However, besides the student’s request to see this as a racist act, we should also determine whether this incident is to be labeled as racist using Blum’s definition of the word “racist.”
King writes to the eight clergymen who were critical of his protests and to the indifferent people of the United States. In the essay, he claims that he has done nothing wrong by protesting peacefully. In paragraph 11, King says “freedom is never voluntarily given by the oppressor; it must be demanded by the oppressed.” He is saying that freedom is something they have to fight for because the authorities will not give it to them. He is directing this statement at the clergymen while reaching the apathetic people of the United States.
The book, “America Swastika: Inside the white power movement’s hidden spaces of hate” by Pete Simi and Robert Futrell, was written 2010. I chose this book because I am interested in learning about why these racist groups have so much hate towards another race or group. Personally, I do not condone racism because it does not make sense to me as to how one person can hate another one without knowing them. I wanted to learn about how people who are in groups such as, the Ku Klux Klan, live in our country which is identified as a melting pot. White power movements are talked about in our history books and are explained as if they are in the past, but they aren’t.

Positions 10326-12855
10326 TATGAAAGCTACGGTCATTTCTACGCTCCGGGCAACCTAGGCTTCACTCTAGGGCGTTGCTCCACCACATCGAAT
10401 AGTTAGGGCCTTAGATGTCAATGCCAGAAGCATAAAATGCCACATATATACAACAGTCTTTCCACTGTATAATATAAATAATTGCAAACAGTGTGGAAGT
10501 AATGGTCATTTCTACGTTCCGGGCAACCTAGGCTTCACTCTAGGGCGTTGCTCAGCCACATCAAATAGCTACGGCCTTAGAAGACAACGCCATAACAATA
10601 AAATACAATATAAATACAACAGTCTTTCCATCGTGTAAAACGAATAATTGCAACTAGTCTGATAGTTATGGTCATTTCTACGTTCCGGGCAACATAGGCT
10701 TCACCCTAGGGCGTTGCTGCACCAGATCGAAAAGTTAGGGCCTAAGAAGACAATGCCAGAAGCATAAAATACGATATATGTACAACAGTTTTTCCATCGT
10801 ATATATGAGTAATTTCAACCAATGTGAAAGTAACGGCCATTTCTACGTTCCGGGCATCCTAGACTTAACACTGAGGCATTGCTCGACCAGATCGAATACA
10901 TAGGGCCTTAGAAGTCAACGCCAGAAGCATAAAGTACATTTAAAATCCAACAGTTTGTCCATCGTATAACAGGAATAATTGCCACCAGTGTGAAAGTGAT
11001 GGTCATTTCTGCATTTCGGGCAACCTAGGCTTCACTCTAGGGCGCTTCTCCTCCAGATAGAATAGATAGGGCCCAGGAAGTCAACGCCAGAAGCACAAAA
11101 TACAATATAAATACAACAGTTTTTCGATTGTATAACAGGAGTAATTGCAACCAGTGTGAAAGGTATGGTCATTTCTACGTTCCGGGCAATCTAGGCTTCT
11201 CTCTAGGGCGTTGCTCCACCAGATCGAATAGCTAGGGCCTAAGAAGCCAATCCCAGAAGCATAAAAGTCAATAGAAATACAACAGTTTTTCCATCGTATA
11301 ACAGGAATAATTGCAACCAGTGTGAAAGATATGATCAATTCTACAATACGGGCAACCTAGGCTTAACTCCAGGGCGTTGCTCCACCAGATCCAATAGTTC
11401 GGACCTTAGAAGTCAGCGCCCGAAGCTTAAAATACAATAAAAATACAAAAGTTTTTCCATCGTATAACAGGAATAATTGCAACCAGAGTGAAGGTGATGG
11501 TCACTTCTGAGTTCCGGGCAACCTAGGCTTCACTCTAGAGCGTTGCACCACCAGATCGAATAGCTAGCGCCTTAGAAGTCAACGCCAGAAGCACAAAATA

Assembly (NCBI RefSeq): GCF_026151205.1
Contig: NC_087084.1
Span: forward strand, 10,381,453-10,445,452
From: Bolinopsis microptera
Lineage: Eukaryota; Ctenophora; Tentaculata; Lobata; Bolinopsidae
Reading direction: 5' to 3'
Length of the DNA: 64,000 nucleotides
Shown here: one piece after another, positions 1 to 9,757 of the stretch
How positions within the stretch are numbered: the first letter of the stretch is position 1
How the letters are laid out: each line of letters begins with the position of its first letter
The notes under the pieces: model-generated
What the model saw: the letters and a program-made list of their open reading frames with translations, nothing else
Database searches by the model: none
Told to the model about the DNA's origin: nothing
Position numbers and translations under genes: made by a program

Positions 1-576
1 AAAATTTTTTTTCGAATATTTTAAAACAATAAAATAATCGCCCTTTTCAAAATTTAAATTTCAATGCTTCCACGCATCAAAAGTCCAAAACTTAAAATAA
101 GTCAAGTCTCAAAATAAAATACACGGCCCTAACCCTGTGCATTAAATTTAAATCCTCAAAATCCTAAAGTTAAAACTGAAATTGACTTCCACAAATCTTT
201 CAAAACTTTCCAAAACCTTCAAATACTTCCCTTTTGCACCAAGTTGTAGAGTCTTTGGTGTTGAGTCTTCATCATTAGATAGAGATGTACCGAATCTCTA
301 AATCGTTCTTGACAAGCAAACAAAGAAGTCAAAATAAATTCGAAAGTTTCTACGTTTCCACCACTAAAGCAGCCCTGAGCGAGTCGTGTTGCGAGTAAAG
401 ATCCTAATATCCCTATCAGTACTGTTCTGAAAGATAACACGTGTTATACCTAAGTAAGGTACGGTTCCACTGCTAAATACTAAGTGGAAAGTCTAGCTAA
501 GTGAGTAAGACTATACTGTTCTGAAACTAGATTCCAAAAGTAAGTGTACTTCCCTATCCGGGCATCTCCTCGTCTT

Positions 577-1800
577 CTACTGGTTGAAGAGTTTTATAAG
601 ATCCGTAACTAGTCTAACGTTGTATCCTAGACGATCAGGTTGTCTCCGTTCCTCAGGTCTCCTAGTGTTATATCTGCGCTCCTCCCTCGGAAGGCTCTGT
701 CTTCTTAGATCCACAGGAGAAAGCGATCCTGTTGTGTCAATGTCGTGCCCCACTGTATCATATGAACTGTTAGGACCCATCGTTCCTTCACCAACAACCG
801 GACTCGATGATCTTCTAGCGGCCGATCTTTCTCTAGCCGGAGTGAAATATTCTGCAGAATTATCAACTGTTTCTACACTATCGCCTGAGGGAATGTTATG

To summarize the article “Racial Profiling is Morally Wrong and Based on False Assumptions”, by James A. Kowalski, he argues that racial profiling is by no means effective, or good. It solves no problems, and causes people to fear law enforcement. Racial profiling is when an individual is suspected of a crime by law enforcement because of their race, ethnicity, religion, or national origin. For example, “all blacks are gang members”. In addition to Kowalski’s arguments, he references the Zimmerman case from 2012 as an example of racial profiling gone wrong.